While I'm not a huge fan of Wallace Beery as an actor, I think he works fine as the villain here. Joe Roberts' more over-the-top villain works well in shorts, though I think for a feature the villain should be a bit more serious (even if the film is technically three shorts put together). Leahy actually isn't bad either. Apparently, this was the only film she appeared in and the only reason was because she won a beauty contest in which one of the prizes was an appearance in a Joe Schenk-produced movie. You'd think as a result of this history that she'd be really terrible, though she actually does a decent job, even if, much like Keaton's other leading ladies, she doesn't get to do much.

    Overall, the film flows pretty smoothly. It does get a bit too repetitive at times and can occasionally be underwhelming, though it still is a pretty good film. It's worth checking out if you have the time, even if it's not among his best features.

    8 out of 10

    P.S. When they're showing the list of football players in the Modern Age, take a close look at some of the names on Beery's team. Some of the writers' names are on there, notably Joseph Mitchell, Jean Havez, and Clyde Bruckman.

    Offline metaldams

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    Re: Three Ages (1923) - Buster Keaton
    « Reply #2 on: September 30, 2017, 07:43:35 PM »
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  • I'm definitely getting a fresh view of INTOLERANCE before watching THREE AGES.

    Offline metaldams

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    Re: Three Ages (1923) - Buster Keaton
    « Reply #3 on: October 08, 2017, 08:56:49 PM »
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  •       THREE AGES has two distinct disadvantages in my eyes, one being it is parodying INTOLERANCE, which I find to be one the great masterpieces of film, silent or otherwise, and it also is a reluctant transitional feature film that is simply not as good as the films that follow.  I do try keeping these things in mind, because for what it is, an hour of entertainment, versus what it's not, INTOLERANCE or THE GENERAL, THREE AGES is a good film.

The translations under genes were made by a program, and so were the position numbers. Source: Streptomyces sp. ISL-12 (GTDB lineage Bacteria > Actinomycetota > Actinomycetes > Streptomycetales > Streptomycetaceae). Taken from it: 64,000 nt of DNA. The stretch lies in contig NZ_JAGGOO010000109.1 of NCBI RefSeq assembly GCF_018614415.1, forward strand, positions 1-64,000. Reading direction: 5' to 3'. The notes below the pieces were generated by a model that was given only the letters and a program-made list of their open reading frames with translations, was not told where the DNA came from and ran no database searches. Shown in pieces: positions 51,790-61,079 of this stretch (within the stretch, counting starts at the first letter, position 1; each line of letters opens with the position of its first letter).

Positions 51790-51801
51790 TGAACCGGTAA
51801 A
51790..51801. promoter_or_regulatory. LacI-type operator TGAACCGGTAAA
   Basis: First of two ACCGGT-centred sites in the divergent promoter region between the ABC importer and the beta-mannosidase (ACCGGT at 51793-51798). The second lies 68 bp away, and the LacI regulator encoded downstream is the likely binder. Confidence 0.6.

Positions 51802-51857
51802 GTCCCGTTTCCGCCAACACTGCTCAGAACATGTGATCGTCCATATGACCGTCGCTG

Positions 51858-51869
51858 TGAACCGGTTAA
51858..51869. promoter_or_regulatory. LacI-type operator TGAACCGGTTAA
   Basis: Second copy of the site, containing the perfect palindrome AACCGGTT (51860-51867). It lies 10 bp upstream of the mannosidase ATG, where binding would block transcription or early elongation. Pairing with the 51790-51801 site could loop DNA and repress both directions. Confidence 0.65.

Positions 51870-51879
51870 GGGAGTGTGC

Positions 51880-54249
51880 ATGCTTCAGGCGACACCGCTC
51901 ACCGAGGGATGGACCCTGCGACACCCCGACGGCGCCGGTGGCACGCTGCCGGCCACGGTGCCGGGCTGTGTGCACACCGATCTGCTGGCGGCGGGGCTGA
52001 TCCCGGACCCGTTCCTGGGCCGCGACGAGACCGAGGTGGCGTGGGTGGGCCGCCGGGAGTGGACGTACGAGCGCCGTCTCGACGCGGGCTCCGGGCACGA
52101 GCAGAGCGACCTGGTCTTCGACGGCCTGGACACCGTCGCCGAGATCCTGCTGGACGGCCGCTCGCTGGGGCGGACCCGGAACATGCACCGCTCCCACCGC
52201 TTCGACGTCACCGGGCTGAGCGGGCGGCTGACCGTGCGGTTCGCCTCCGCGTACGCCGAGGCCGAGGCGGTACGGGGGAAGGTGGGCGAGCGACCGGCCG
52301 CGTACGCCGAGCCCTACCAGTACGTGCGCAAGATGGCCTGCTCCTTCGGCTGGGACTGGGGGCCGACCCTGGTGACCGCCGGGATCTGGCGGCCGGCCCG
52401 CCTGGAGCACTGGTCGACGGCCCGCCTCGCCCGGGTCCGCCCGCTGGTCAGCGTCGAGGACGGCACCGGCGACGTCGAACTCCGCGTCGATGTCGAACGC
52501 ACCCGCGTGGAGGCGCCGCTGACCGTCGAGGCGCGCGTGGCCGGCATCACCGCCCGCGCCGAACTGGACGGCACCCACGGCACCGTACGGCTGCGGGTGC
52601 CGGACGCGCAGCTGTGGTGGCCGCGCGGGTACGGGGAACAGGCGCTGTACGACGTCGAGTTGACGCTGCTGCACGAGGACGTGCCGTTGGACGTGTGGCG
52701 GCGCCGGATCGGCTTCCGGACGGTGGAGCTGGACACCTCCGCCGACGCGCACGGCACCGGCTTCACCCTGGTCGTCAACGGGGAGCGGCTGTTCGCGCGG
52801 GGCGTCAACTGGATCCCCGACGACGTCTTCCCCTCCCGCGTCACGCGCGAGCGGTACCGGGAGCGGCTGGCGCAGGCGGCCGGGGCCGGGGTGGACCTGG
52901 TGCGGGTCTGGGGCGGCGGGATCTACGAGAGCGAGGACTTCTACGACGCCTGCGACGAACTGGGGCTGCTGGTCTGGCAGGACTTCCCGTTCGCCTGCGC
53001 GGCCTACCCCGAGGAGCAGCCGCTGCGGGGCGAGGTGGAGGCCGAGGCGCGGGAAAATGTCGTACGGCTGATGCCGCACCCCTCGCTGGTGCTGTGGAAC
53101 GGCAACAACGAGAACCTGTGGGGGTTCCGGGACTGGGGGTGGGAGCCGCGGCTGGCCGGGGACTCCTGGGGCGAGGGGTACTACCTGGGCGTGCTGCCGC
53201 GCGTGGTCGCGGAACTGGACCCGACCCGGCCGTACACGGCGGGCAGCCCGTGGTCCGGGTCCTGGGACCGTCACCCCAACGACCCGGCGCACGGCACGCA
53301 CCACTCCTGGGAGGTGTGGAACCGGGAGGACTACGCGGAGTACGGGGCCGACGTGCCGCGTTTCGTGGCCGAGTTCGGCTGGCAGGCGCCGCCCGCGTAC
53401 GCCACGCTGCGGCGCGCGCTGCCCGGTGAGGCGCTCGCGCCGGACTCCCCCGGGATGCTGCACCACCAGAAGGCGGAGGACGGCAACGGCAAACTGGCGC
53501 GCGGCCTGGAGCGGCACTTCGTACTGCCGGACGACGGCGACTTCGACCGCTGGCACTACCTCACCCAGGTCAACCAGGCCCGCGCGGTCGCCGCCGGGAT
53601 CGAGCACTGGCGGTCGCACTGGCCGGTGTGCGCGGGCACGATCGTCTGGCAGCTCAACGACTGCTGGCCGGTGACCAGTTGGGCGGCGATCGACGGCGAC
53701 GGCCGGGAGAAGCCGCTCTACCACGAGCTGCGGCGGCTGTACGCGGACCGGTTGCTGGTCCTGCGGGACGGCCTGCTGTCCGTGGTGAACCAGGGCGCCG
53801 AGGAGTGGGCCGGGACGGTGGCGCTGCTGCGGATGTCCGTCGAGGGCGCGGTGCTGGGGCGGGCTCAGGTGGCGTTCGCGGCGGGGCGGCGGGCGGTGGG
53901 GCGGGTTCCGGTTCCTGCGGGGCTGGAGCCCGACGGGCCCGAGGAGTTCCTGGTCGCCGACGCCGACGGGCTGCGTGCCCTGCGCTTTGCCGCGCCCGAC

I'll start out with INTOLERANCE comparisons.  Yes it's true if THREE AGES wasn't to Keaton's liking, he would have split the three different time periods into three shorts.  With INTOLERANCE, Griffith started making a film called THE MOTHER AND THE LAW, basically the modern era of INTOLERANCE, and then got more adventurous with what became INTOLERANCE.  Interestingly enough, Griffith actually did release the two more developed time periods into separate films, the aforementioned THE MOTHER AND THE LAW, as well as THE FALL OF BABYLON.  Keaton did not follow through with the three shorts idea.  Also, the three time periods Keaton uses are very evenly placed and almost workmanlike while Griffith develops some stories more than others based on inspiration, yet manages to successfully weave the theme of intolerance through each time period.  INTOLERANCE also has that brilliant ending where the editing gets quicker and all four stories build into their climax together where the climax of each Keaton story ends on a relative whimper separately.  I also like the way each era gets a different colored tinting in INTOLERANCE and wish THREE AGES would have done the same.

          OK, now that we've established THREE AGES is not high art... so what?  THREE AGES is a funny film, and that's the ultimate reason why I watch Keaton.  A laugh I got was that I.D. card Keaton had in the Stone Age where his face was carved on a rock.  I would love to have that prop.  That turtle on the ouija board also makes me laugh, as does Keaton falling into the river (dig that camera angle and Keaton blowing a kiss as he falls), the domino effect he makes when he flips later in the film whilst knocking down a few soldiers, the car falling apart earlier in the film on the middle of the road and Keaton's stone faced reaction, and also when he's down on the football field....Curly's chicken with its head cut off routine... in 1923!  Of course, the best gag in the film is the chase towards the end of the modern era where Keaton misses the ledge of the building, falls down through three awnings, catches a pipe or some contraption, said contraption falls, catapaults Keaton through a window, sliding him on the floor until he hits a fireman's pole, causing him to slide on it to the floor below.  A brilliant gag, and I've read Keaton was supposed to actually catch the ledge of the building but lost his grip.  Instead of doing another take, they built this brilliant new gag based on Keaton's initial mistake.  A very improvisational way of film making, something that would not be done at say, MGM.

          One other point I'd like to make is the majority of Keaton's great silent features, and even some shorts, have brilliant climatic chases.  Here, due to the nature of the episodic different eras and the more restrained length than Griffith was allotted, there is no great chase here.  Just a relatively mini one with that one awesome gag.  Flaws aside, and not living up to decidedly more a,bilious films, THREE AGES is still a fine film.

    8/10